Plasticity and Adaptation in Adult Binocular Vision.
- Author(s): Başgöze, Zeynep
- Mackey, Allyson P
- Cooper, Emily A
- et al.
Published Web Locationhttps://doi.org/10.1016/j.cub.2018.10.024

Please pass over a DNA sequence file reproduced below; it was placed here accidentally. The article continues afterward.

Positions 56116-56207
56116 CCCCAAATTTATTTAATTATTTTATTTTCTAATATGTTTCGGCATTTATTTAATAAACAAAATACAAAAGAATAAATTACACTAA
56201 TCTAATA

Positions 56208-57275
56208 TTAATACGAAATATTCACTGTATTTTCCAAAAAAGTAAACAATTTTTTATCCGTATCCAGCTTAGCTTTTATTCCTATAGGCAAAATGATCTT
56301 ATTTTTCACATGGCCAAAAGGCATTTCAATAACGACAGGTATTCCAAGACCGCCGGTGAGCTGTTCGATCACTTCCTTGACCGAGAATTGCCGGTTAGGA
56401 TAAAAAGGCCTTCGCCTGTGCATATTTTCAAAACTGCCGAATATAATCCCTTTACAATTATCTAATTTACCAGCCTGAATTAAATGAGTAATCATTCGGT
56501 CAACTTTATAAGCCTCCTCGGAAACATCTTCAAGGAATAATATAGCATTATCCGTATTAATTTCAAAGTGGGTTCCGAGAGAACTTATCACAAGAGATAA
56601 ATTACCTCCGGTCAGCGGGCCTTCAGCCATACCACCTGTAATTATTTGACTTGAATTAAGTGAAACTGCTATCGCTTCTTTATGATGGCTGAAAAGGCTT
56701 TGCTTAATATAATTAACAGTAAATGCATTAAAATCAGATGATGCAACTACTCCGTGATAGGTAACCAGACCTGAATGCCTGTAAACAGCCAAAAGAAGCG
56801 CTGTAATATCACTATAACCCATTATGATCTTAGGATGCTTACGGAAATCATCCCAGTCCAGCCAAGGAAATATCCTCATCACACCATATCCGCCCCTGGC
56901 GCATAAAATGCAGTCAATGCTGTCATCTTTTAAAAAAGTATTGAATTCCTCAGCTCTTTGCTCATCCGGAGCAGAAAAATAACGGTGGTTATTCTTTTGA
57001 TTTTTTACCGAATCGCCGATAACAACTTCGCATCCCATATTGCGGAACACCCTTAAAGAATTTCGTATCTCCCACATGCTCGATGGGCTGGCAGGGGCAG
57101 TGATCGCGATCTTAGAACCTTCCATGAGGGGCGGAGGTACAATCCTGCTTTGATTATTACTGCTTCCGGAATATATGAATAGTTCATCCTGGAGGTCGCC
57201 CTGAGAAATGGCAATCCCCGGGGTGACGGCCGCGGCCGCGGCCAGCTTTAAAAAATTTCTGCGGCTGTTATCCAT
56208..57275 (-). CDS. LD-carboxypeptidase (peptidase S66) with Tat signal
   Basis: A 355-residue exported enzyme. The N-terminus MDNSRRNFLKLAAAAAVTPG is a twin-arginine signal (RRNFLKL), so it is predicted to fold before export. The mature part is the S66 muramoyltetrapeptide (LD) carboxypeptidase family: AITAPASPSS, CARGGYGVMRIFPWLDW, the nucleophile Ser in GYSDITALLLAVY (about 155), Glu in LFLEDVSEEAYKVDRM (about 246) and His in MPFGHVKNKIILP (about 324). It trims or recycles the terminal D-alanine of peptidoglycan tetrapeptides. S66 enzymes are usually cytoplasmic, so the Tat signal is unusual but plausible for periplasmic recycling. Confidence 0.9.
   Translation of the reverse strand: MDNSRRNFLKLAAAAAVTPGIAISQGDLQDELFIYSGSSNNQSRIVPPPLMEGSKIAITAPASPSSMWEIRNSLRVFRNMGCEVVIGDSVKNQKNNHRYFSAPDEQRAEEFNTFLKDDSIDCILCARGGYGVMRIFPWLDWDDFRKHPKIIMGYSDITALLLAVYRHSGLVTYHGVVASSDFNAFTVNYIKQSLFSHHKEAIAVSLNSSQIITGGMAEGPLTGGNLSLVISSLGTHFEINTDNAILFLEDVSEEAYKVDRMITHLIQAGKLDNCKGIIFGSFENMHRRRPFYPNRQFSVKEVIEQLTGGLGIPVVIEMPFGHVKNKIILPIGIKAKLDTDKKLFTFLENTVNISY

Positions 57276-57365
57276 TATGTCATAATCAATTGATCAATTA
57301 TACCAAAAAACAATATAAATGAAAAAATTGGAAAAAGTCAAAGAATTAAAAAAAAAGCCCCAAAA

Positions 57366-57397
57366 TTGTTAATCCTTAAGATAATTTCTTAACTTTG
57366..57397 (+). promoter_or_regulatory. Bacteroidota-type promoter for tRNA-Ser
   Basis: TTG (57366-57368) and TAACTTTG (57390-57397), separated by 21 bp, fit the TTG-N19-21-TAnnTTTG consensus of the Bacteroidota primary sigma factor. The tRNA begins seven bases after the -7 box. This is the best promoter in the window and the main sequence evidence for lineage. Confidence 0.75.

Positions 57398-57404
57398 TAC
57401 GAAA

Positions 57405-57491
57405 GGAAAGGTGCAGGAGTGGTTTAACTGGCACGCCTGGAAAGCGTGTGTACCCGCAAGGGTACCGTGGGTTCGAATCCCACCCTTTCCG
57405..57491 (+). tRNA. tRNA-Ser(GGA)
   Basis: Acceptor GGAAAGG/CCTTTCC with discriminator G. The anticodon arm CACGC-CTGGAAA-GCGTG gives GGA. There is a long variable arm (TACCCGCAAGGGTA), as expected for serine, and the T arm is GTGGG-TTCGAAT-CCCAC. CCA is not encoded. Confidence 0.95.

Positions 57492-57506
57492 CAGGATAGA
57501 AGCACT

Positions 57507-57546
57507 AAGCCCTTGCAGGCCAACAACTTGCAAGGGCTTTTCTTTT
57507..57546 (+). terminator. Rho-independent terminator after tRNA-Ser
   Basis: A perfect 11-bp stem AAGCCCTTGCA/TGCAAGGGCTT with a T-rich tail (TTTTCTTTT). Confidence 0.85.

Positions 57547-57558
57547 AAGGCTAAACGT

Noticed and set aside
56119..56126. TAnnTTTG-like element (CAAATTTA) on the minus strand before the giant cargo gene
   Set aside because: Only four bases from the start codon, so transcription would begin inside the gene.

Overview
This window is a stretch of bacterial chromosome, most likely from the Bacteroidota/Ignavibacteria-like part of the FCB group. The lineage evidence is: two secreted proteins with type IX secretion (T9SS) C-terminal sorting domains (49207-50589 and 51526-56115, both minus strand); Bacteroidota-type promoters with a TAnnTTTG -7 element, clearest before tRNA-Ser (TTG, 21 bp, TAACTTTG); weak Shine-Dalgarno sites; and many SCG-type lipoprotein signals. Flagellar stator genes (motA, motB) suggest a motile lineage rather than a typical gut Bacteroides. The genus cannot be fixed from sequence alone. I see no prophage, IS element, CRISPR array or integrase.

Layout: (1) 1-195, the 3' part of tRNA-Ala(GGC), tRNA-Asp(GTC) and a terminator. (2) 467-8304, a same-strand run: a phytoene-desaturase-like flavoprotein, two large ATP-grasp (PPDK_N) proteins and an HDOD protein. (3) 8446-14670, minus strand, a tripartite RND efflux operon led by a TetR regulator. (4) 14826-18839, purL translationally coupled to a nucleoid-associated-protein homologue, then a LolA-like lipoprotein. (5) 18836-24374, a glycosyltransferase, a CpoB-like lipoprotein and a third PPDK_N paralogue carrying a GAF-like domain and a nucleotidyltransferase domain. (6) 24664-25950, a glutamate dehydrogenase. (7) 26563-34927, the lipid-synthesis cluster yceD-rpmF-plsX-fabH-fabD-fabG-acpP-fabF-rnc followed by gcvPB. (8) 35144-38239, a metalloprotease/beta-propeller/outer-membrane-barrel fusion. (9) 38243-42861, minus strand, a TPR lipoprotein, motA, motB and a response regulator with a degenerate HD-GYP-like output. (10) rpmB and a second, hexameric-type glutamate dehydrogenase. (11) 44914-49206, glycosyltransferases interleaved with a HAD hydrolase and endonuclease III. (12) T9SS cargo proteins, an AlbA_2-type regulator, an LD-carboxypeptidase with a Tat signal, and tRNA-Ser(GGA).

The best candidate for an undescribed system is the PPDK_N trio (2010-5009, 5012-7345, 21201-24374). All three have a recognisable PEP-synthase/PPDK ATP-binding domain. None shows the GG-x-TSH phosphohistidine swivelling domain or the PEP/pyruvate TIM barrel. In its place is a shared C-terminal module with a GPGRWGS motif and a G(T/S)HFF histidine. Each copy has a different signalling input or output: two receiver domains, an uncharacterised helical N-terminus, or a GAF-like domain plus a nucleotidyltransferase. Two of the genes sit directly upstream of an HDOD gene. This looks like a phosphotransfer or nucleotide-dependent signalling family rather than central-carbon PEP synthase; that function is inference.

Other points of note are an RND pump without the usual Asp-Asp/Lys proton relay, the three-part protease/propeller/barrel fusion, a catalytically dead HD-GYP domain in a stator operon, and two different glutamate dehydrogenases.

Understanding the relationship between changes in sensory perception and functional/structural changes in the brain is a major endeavor in the field of systems neuroscience. Progress in this area holds the potential to reveal how the brain adapts to the demands of a complex and changing environment, as well as to assist with the development of therapeutic interventions to reverse the negative effects of abnormal experience. The cells and circuits that make up the mammalian visual system provide a unique scientific test-bed for studying brain plasticity, thanks to the rich literature on their basic organization and similarity across a range of species. In this minireview, we highlight recent advances in the study of plasticity in adult binocular vision, emphasizing the importance of considering changes that occur over different timescales. We discuss key new insights, significant open questions, and how this research is leading to a broader understanding of the ways that the adult brain maintains a robust ability for adaptation and change.